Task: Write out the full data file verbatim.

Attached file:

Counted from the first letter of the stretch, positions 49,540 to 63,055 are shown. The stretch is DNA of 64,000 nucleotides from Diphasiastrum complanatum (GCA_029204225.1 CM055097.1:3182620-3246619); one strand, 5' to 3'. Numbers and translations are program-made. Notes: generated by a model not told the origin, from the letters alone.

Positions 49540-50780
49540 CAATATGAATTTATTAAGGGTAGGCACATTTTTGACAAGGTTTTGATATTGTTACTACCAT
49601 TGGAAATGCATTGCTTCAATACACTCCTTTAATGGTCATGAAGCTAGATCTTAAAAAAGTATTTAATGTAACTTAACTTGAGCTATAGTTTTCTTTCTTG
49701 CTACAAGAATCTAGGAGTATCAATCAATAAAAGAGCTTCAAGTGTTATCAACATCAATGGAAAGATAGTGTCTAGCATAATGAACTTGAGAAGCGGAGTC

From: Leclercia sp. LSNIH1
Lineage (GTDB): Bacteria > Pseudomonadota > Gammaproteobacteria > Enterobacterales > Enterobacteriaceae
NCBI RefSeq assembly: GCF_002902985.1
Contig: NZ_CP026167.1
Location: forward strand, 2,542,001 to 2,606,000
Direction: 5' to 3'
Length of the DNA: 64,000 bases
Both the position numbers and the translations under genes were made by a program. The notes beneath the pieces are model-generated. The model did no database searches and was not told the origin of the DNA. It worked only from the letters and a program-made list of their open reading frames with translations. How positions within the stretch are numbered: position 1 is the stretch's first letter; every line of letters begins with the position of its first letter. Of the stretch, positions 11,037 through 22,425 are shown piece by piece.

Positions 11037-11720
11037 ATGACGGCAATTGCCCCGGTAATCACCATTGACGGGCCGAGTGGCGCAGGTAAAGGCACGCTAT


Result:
Counted from the first letter of the stretch, positions 49,540 to 63,055 are shown. The stretch is DNA of 64,000 nucleotides from Diphasiastrum complanatum (GCA_029204225.1 CM055097.1:3182620-3246619); one strand, 5' to 3'. Numbers and translations are program-made. Notes: generated by a model not told the origin, from the letters alone.

Positions 49540-50780
49540 CAATATGAATTTATTAAGGGTAGGCACATTTTTGACAAGGTTTTGATATTGTTACTACCAT
49601 TGGAAATGCATTGCTTCAATACACTCCTTTAATGGTCATGAAGCTAGATCTTAAAAAAGTATTTAATGTAACTTAACTTGAGCTATAGTTTTCTTTCTTG
49701 CTACAAGAATCTAGGAGTATCAATCAATAAAAGAGCTTCAAGTGTTATCAACATCAATGGAAAGATAGTGTCTAGCATAATGAACTTGAGAAGCGGAGTC

From: Leclercia sp. LSNIH1
Lineage (GTDB): Bacteria > Pseudomonadota > Gammaproteobacteria > Enterobacterales > Enterobacteriaceae
NCBI RefSeq assembly: GCF_002902985.1
Contig: NZ_CP026167.1
Location: forward strand, 2,542,001 to 2,606,000
Direction: 5' to 3'
Length of the DNA: 64,000 bases
Both the position numbers and the translations under genes were made by a program. The notes beneath the pieces are model-generated. The model did no database searches and was not told the origin of the DNA. It worked only from the letters and a program-made list of their open reading frames with translations. How positions within the stretch are numbered: position 1 is the stretch's first letter; every line of letters begins with the position of its first letter. Of the stretch, positions 11,037 through 22,425 are shown piece by piece.

Positions 11037-11720
11037 ATGACGGCAATTGCCCCGGTAATCACCATTGACGGGCCGAGTGGCGCAGGTAAAGGCACGCTAT